LinkedIn Groups vs. Facebook Groups
However, it’s critical to keep in mind people’s motives when they’re on the different sites. When users are engaging with others in LinkedIn Groups, there’s a high chance they’re in a work-related mindset in some capacity.
In Facebook Groups, on the other hand, people are more likely to share their personal opinions on everything — from lifestyle and food, to politics and hobbies.
So, when determining which Groups feature is best for you, think about the audience you’re targeting.
For instance, if you’re targeting general consumers with an interest in cooking because you’re selling the latest food blender, Facebook Groups is probably the way to go.
However, if you’re selling a high-priced service for top-tier management personnel, LinkedIn Groups’ filled with work-minded professionals might be a better bet.
Finally, let’s touch on the Ads aspect of both platforms.
In terms of variety, both platforms have reached pretty equal footing this year.
While Facebook has boasted a diverse range of ad types for years (we’re talking canvas, carousel, video, dynamic, and lead ads just to name a few), LinkedIn has just added a swathe of different ad types to its mix — including video, carousel, lead ads, and Sponsored InMail content.
Targeting-wise, if you think Facebook has the capability of reaching more people, you’re right. However, this doesn’t mean that LinkedIn doesn’t have powerful targeting capabilities — in fact, it very much does.
Both platforms are centered around user input and serve up ads and content relevant to the information their members give them.
In both Facebook and LinkedIn you can target people based on job title, household income, company, location, and age on both platforms, but you can dig a little deeper on Facebook, targeting users depending on their life milestones, behavior, and more personalized information.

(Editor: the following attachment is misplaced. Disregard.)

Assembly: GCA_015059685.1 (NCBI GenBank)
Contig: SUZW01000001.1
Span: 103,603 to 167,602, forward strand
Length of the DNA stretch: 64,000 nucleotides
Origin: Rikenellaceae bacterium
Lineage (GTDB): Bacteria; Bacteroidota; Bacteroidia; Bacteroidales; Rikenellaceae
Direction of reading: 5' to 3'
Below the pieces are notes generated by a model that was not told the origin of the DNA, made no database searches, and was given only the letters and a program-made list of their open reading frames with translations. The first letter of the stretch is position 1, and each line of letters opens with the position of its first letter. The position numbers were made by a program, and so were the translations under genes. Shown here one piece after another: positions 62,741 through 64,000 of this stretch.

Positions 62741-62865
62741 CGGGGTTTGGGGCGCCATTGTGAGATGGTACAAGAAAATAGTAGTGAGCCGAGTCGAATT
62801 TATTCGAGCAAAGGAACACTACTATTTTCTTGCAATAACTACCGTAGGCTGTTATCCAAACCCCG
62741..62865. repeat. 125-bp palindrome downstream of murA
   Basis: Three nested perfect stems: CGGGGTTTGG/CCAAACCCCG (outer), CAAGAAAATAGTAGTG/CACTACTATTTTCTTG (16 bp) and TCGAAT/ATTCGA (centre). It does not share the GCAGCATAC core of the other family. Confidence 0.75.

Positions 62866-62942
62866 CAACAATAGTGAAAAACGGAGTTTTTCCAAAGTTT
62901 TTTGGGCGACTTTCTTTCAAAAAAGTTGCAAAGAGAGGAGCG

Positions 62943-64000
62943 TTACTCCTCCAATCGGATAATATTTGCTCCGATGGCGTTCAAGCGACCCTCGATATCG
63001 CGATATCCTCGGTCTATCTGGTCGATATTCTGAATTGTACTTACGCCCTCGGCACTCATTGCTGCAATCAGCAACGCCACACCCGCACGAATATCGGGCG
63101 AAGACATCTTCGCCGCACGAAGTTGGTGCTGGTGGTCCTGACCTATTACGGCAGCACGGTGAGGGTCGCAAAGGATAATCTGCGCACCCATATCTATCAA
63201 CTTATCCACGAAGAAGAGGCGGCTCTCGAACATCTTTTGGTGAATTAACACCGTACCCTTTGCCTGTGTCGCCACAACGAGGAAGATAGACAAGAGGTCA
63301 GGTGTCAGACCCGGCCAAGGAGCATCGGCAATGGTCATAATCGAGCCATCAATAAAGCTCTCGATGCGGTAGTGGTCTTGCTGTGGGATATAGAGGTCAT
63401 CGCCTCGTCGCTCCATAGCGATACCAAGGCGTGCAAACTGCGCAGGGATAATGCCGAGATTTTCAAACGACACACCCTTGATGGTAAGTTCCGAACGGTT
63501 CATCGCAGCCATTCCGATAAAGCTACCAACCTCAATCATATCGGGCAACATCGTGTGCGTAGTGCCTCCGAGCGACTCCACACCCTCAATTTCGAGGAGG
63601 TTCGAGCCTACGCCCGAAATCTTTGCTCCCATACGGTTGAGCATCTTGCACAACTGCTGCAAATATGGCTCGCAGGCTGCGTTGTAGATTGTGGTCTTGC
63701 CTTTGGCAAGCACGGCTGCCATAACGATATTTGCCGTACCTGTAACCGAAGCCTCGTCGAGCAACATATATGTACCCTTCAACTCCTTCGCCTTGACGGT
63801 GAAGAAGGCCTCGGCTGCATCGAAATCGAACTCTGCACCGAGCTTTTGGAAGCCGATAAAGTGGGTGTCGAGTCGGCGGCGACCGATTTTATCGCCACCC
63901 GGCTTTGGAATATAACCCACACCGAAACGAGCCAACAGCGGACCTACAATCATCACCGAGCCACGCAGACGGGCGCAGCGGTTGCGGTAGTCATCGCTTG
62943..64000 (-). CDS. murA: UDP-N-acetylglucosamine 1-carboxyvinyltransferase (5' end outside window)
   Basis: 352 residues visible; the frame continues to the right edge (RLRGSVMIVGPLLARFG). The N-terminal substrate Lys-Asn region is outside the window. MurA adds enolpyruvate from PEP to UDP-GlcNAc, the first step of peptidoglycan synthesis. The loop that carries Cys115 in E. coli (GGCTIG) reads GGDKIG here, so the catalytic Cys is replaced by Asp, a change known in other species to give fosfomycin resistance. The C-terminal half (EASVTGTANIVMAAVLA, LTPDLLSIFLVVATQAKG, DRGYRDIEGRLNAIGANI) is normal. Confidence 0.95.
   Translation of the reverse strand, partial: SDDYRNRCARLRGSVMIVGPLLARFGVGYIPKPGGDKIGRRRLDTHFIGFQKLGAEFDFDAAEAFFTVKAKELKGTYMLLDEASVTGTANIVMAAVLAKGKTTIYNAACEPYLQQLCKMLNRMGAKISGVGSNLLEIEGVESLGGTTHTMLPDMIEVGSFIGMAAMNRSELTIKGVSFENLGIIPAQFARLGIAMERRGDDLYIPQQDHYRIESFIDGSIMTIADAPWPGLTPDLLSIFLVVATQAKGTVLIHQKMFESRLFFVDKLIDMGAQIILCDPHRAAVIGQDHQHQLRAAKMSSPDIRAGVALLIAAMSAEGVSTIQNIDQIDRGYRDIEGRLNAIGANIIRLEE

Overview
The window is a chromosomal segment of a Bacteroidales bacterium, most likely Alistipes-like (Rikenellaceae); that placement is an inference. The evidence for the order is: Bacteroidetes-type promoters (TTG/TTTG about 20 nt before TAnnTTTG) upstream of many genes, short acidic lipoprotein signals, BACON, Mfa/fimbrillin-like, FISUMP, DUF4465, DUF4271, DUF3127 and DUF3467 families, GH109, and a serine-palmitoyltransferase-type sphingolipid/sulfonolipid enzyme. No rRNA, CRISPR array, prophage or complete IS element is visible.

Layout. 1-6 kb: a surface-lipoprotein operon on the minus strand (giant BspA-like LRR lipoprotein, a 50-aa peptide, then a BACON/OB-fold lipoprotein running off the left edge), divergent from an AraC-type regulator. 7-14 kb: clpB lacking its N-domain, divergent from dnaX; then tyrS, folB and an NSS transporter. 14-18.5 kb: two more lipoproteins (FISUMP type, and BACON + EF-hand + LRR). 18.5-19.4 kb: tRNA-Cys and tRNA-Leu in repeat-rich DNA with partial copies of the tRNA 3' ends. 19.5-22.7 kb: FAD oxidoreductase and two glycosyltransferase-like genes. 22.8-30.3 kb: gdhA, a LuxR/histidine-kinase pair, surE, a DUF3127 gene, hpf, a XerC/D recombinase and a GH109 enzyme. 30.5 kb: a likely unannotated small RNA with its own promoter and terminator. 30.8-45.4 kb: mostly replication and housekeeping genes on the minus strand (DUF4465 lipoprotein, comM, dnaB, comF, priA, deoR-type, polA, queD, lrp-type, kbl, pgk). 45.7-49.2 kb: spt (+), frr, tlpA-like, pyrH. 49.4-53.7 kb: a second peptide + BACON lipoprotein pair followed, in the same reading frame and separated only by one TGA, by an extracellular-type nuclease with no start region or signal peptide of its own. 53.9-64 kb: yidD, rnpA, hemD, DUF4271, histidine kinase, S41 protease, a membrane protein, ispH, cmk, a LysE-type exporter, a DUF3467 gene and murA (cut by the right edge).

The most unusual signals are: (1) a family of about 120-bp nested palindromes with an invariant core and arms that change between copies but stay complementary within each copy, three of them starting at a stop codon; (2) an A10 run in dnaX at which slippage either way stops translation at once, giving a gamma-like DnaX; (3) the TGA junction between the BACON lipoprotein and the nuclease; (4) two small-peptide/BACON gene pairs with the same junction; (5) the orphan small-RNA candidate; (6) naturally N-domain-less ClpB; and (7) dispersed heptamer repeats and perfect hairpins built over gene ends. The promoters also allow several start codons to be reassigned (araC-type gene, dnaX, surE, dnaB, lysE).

If you’re targeting other businesses, it’s worth bearing in mind that the information on LinkedIn (like job titles and employers) tends to be kept up-to-date more than the information on Facebook, which means you might get more accurate hits if you’re specifically trying to reach people in a certain type of role or industry.
Lastly, it’s important to consider cost.
Usually, you get more for your money on Facebook. This is simply because there are millions more people on the platform who are on-site for far longer than those on LinkedIn. This means that Facebook can afford to serve cheaper ads, because there is less chance of one user seeing the same ad over and over again.
Who Wins? You Decide
While LinkedIn and Facebook do share some very obvious similarities, it’s clear their purpose, and the way people use each site, is quite different.
Which one you decide to use depends entirely on what industry you’re in, who you’re trying to reach, and your marketing goals.
Ultimately, it’s important to note that, ideally, you’ll use both channels to reach your audience wherever they want to be met. Perhaps you use LinkedIn for a targeted lead generation campaign, while you use Facebook to increase brand awareness and engage with your customers.
At the end of the day, both sites offer valuable opportunities to grow your company. However, you’ll hopefully use this guide to decide which site deserves more of your time and resources, and which can give your company the highest ROI.